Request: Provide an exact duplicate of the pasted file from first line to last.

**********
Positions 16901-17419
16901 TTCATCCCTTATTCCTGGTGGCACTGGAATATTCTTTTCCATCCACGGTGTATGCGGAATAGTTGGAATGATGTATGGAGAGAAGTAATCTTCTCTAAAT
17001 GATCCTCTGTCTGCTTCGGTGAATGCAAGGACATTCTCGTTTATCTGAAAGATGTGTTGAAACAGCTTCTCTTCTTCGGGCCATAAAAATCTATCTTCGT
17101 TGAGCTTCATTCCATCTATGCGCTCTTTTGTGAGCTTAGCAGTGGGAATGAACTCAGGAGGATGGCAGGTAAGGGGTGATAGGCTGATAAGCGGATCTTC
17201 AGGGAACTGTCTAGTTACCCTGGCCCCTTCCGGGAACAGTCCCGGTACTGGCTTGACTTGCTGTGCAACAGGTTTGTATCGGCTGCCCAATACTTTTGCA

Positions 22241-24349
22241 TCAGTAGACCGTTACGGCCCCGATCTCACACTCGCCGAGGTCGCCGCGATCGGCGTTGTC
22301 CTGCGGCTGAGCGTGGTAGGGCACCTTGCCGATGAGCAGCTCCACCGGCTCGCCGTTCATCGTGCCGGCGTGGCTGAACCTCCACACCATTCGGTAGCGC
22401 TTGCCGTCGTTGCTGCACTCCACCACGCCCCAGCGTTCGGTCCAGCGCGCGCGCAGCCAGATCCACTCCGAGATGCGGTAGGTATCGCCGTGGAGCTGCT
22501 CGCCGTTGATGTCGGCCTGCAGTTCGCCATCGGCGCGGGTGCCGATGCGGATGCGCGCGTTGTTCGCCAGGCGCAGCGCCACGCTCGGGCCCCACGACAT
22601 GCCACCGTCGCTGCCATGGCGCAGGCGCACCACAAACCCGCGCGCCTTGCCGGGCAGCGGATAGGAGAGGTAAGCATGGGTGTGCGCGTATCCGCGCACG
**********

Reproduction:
Positions 16901-17419
16901 TTCATCCCTTATTCCTGGTGGCACTGGAATATTCTTTTCCATCCACGGTGTATGCGGAATAGTTGGAATGATGTATGGAGAGAAGTAATCTTCTCTAAAT
17001 GATCCTCTGTCTGCTTCGGTGAATGCAAGGACATTCTCGTTTATCTGAAAGATGTGTTGAAACAGCTTCTCTTCTTCGGGCCATAAAAATCTATCTTCGT
17101 TGAGCTTCATTCCATCTATGCGCTCTTTTGTGAGCTTAGCAGTGGGAATGAACTCAGGAGGATGGCAGGTAAGGGGTGATAGGCTGATAAGCGGATCTTC
17201 AGGGAACTGTCTAGTTACCCTGGCCCCTTCCGGGAACAGTCCCGGTACTGGCTTGACTTGCTGTGCAACAGGTTTGTATCGGCTGCCCAATACTTTTGCA

Positions 22241-24349
22241 TCAGTAGACCGTTACGGCCCCGATCTCACACTCGCCGAGGTCGCCGCGATCGGCGTTGTC
22301 CTGCGGCTGAGCGTGGTAGGGCACCTTGCCGATGAGCAGCTCCACCGGCTCGCCGTTCATCGTGCCGGCGTGGCTGAACCTCCACACCATTCGGTAGCGC
22401 TTGCCGTCGTTGCTGCACTCCACCACGCCCCAGCGTTCGGTCCAGCGCGCGCGCAGCCAGATCCACTCCGAGATGCGGTAGGTATCGCCGTGGAGCTGCT
22501 CGCCGTTGATGTCGGCCTGCAGTTCGCCATCGGCGCGGGTGCCGATGCGGATGCGCGCGTTGTTCGCCAGGCGCAGCGCCACGCTCGGGCCCCACGACAT
22601 GCCACCGTCGCTGCCATGGCGCAGGCGCACCACAAACCCGCGCGCCTTGCCGGGCAGCGGATAGGAGAGGTAAGCATGGGTGTGCGCGTATCCGCGCACG